Jamaica has set the wheels in motion to bring about the legalisation of the medical marijuana industry. The move is yet another change in the direction of global drug policy that raises the question, in the run up to the 2015 General Election, of why we aren’t discussing legalisation at home.
The Jamaican Senate passed legislation last week that would allow the possession of small amounts of cannabis as well as the decriminalisation of its use for medicinal, therapeutic or cultural purposes. According to the Jamaican Gleaner there will also be a system of permits and licenses created to allow growers to legally produce ‘ganja’ under a regulated authority.
Fittingly this Bill was passed on the birthday of Jamaica’s greatest export, Bob Marley. To become enshrined in law it still needs to be ratified by a vote in the House of Representatives but this may be a formality as the ruling party holds a comfortable majority.
The move has already prompted a terse warning from the US. It was reported in the Jamaican Observer that the assistant secretary to the Bureau of International Narcotics and Law Enforcement Affairs, William Brownfield raised concerns that legalised cultivation in Jamaica could raise the flow of illegally trafficked marijuana into the US. He raised these concerns given Jamaica’s status as both a major exporter and transit route for narcotics shipped from South and Central America.
If and when this legislation is passed it will rank Jamaica alongside other places which have moved along the path of legalisation or at least decriminalisation, such as Uruguay, the Czech Republic and Ecuador, and the US states of Colorado, Oregon, Alaska and Washington. A further number of US states are expected to join this number in coming years.
With a growing momentum behind the legalisation movement there is reason to call for its discussion in the UK on a much wider scale. Drug legalisation in the UK is a topic which is rarely discussed in the public arena and when it is, the discussion is very rarely open and without emotion. Only last year the opportunity of initiating a review of drug policy was dismissed by David Cameron when he tactically used his position as a father to ward away the issue as a threat to children.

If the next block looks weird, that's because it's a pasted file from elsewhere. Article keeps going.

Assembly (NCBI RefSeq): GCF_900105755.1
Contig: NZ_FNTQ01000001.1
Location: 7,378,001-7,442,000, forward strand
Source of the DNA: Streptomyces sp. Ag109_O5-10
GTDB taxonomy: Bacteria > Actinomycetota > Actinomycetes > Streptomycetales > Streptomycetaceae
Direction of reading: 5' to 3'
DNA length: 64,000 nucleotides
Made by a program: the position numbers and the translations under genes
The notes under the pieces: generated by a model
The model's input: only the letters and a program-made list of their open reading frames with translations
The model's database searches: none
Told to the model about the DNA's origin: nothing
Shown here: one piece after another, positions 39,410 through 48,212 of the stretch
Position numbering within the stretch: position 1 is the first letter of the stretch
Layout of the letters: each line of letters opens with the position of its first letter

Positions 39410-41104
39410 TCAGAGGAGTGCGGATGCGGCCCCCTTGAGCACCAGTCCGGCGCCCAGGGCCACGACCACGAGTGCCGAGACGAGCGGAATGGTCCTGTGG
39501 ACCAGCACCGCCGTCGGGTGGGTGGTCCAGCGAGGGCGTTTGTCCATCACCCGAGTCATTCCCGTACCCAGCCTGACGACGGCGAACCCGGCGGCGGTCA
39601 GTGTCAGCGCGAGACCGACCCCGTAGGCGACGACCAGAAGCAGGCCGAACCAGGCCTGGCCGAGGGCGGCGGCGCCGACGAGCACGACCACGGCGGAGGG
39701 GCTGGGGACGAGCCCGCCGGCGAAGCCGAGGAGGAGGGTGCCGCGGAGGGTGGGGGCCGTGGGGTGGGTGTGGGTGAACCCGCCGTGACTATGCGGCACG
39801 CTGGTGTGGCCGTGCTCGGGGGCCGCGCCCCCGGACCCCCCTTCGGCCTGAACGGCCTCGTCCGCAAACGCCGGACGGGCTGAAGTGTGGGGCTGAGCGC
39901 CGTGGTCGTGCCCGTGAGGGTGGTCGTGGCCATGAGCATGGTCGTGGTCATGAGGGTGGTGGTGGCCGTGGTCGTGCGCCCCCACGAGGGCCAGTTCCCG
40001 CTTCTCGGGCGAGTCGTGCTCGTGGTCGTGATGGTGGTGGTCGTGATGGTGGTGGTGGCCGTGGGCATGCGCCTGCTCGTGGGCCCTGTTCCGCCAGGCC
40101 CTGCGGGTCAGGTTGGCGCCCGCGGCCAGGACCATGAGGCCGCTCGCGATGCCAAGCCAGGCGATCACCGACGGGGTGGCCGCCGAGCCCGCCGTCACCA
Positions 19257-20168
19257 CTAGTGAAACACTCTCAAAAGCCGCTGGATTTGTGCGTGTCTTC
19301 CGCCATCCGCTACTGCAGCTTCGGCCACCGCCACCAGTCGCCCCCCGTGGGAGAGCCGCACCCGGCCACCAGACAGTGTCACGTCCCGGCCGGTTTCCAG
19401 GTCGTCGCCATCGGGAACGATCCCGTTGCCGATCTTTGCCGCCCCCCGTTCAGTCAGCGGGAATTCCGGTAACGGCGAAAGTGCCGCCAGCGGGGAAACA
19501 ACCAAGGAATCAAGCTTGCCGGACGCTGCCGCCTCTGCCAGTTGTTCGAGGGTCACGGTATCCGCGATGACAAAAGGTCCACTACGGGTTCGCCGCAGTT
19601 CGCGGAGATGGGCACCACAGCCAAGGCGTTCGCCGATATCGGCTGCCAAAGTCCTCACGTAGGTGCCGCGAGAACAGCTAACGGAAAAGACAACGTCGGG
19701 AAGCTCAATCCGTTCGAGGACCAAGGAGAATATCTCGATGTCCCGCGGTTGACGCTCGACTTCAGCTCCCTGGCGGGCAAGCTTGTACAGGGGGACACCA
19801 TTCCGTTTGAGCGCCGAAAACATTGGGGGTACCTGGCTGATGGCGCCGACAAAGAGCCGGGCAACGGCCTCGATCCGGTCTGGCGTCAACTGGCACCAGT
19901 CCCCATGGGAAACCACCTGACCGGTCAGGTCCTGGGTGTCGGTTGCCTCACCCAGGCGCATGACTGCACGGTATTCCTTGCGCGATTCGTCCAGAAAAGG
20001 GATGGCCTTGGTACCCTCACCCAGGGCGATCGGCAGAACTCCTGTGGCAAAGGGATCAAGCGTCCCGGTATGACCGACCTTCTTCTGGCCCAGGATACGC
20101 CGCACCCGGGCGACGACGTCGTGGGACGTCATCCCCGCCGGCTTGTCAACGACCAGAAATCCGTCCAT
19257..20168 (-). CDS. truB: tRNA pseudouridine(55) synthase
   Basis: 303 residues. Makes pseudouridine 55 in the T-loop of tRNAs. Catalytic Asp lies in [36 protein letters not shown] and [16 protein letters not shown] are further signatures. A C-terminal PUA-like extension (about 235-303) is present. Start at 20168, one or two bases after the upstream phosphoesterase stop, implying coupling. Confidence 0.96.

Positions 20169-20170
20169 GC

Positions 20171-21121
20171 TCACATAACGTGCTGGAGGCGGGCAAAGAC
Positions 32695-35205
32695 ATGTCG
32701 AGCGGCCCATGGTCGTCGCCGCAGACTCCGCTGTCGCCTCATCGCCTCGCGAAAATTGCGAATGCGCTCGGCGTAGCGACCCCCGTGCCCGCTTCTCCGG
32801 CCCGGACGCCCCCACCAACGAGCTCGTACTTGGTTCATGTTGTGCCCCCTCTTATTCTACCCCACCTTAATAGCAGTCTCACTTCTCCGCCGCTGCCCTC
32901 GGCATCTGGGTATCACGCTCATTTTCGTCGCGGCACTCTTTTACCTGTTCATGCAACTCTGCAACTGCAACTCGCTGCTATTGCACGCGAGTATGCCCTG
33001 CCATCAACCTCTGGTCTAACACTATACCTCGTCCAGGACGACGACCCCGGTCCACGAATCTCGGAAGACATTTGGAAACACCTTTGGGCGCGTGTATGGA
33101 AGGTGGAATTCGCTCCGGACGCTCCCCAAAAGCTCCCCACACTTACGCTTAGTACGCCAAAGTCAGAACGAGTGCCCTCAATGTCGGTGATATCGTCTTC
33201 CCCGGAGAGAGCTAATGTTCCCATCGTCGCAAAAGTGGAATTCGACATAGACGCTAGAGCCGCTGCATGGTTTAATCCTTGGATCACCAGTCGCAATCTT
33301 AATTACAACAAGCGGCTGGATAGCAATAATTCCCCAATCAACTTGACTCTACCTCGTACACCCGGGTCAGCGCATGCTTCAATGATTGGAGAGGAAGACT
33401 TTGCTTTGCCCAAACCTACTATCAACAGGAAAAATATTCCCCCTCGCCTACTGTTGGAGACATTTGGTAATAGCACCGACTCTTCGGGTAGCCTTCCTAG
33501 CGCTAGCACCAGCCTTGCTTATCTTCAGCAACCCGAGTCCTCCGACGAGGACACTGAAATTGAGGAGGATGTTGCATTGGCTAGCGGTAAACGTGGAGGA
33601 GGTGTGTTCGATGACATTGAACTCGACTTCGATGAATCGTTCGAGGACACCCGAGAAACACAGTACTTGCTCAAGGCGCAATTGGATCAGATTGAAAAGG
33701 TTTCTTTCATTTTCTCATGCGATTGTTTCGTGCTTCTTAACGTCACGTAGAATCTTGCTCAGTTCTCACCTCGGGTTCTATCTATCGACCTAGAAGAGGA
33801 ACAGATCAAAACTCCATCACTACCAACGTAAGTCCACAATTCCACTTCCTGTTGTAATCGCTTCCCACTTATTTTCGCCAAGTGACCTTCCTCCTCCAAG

It is important to discuss the issue openly and maturely as other countries already have. There has been a plethora of research conducted on the harm that the ‘war on drugs’ has wrecked upon states across the globe and if given the right coverage, it may sway the opinions of those sceptical about marijuana legalisation. It is not without reason that the continent experimenting with the most radical drug policy is South America, a continent that was ravaged by war and internecine conflict fuelled by drug organisations and dirty money. Moving with the momentum and allowing a positive and frank discussion into the topic of marijuana legalisation is the way forward rather than maintaining a backward mentality that will only continue a prohibition stance that frankly has not worked since its first instigation in the 1960s.
Marijuana legalisation will not be a major issue come the General Election in May but we should not disregard the examples set by other countries that are taking the step forward and trying an alternative approach. It is an issue that should be spoken about in 2015 and one that will continue to be an ever present problem if not dealt with soon. We must not allow our opinions on the matter to be clouded by value judgements and emotion, we must open our minds to the possibility that legalisation may in fact bring positive benefits.
In truth we could all learn a little from wisdom of Bob Marley:
“Why, why these people who want to do so much good for everyone, who call themselves governments and this and that. Why them say you must not use the herb? Them just say, ‘No, you mustn’t use it, you mustn’t use it because it will make you rebel.’ Against what?”